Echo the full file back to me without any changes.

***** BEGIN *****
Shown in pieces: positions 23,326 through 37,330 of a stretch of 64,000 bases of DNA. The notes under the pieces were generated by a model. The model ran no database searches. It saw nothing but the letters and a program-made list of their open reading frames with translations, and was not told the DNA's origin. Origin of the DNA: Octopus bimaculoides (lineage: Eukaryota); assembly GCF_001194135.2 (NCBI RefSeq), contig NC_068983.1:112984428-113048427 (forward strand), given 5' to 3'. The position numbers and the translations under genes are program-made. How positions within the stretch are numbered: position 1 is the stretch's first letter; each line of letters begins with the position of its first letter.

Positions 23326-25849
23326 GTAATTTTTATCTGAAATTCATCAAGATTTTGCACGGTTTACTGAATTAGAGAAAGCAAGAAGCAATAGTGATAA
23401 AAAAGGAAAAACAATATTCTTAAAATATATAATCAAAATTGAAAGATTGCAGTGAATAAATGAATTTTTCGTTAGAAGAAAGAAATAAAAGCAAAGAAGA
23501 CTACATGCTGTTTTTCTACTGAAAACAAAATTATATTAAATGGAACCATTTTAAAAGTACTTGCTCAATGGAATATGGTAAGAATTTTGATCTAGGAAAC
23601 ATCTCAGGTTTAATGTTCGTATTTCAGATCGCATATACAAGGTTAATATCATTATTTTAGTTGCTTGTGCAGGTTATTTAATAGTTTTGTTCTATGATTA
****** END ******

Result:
Shown in pieces: positions 23,326 through 37,330 of a stretch of 64,000 bases of DNA. The notes under the pieces were generated by a model. The model ran no database searches. It saw nothing but the letters and a program-made list of their open reading frames with translations, and was not told the DNA's origin. Origin of the DNA: Octopus bimaculoides (lineage: Eukaryota); assembly GCF_001194135.2 (NCBI RefSeq), contig NC_068983.1:112984428-113048427 (forward strand), given 5' to 3'. The position numbers and the translations under genes are program-made. How positions within the stretch are numbered: position 1 is the stretch's first letter; each line of letters begins with the position of its first letter.

Positions 23326-25849
23326 GTAATTTTTATCTGAAATTCATCAAGATTTTGCACGGTTTACTGAATTAGAGAAAGCAAGAAGCAATAGTGATAA
23401 AAAAGGAAAAACAATATTCTTAAAATATATAATCAAAATTGAAAGATTGCAGTGAATAAATGAATTTTTCGTTAGAAGAAAGAAATAAAAGCAAAGAAGA
23501 CTACATGCTGTTTTTCTACTGAAAACAAAATTATATTAAATGGAACCATTTTAAAAGTACTTGCTCAATGGAATATGGTAAGAATTTTGATCTAGGAAAC
23601 ATCTCAGGTTTAATGTTCGTATTTCAGATCGCATATACAAGGTTAATATCATTATTTTAGTTGCTTGTGCAGGTTATTTAATAGTTTTGTTCTATGATTA